Double Paralympic gold medallist Peter Norfolk and Halesowen's 17-year-old world junior number one Jordanne Whiley will head the Great Britain challenge in next week's Invacare Wheelchair Tennis World Team Cup in Nottingham.

The event, the wheelchair sport's equivalent of the Davis or Federation Cups, has attracted entries from over 50 countries and is considered easily the biggest team event in the game.

And for both the 48-year-old Norfolk and the fast-emerging Whiley, it is the latest stop on a journey which they both admit they dream of culminating in a gold medal in the 2012 Paralympic Games in London.

Norfolk, a winner in both Athens and Beijing, admits he may have considered his top-level future after his success in the Chinese capital had he had had the lure of competing in a Games at home.

"2012 is the be-all and the end-all,'' said Norfolk. "It's the chance to win the biggest tournament in your own back yard. I can't even begin to imagine what it will feel like to win there.

"I've just got a young son and perhaps I wouldn't have carried on with the same enthusiasm - perhaps not at all. But London means retirement isn't an option. It will sustain the drive for another four years at least.''

Norfolk, whose company, EPC wheelchairs, designs and builds bespoke chairs for top Paralympic athletes, has been around long enough to see the gradual improvement of his sport in this country.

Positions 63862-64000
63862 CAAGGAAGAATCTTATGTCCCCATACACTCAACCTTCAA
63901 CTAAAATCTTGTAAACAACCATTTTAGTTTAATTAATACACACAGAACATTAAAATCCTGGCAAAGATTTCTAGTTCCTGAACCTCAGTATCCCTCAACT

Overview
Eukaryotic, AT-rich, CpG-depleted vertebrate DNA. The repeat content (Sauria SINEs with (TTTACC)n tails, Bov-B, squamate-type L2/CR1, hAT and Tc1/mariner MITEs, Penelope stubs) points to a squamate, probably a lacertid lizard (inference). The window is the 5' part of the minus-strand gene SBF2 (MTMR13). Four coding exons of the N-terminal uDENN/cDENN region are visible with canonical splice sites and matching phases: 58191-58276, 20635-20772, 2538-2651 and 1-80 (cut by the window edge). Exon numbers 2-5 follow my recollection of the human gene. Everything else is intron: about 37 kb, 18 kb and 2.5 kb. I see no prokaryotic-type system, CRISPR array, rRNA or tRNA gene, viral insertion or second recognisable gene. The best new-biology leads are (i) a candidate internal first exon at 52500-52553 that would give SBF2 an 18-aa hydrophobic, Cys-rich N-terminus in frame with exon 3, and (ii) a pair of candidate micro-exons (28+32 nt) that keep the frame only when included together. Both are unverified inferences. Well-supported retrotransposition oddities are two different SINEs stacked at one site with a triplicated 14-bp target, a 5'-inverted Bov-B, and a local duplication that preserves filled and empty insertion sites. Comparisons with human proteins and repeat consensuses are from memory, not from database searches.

Athletes such as Whiley are now full-time professionals and the teenager admits that having taken the gamble of quitting a speech therapy course to concentrate solely on tennis, she has set her sights high.

"This is my first full year in the seniors and I want to end it in the top 15 in the world,'' said Whiley. ''Then from there top 10 and top five, and for the Paralympics maybe the top three.

"I want a medal. That's why I make the sacrifices of not going out with my friends like other 17-year-olds do. The medal means everything and it is all going to be worth it in the end.''

Whiley, who first started playing tennis at the age of two, comes from good Paralympic stock. Her father Keith represented Great Britain on the track at the 1984 Paralympics, winning a bronze medal.

Whiley added: "I'm so competitive that I see my dad's bronze and all I think is how I want to do better. It's another reason to win gold - so I can bring it home and rub it in his face!''

Norfolk has been following Whiley's progress with interest and hopes more young players will use the prospect of 2012 to stay in the sport rather than falling by the wayside like so much talent in the past.

"The game, especially the women's game, can often stagnate at a certain point and it is our job to keep the young players interested and push them further up the rankings.

"We've got to teach them to have the commitment and the will to win. They're only teenagers and often they want to be somewhere else. But the success of players like Jordanne, and the prospect of London, can only help.''

The 25th annual World Team Cup starts at the Nottingham Tennis Centre on Monday, July 27th

Stumble ThisFav This With TechnoratiAdd To Del.icio.usDigg ThisAdd To RedditAdd To FacebookAdd To Yahoo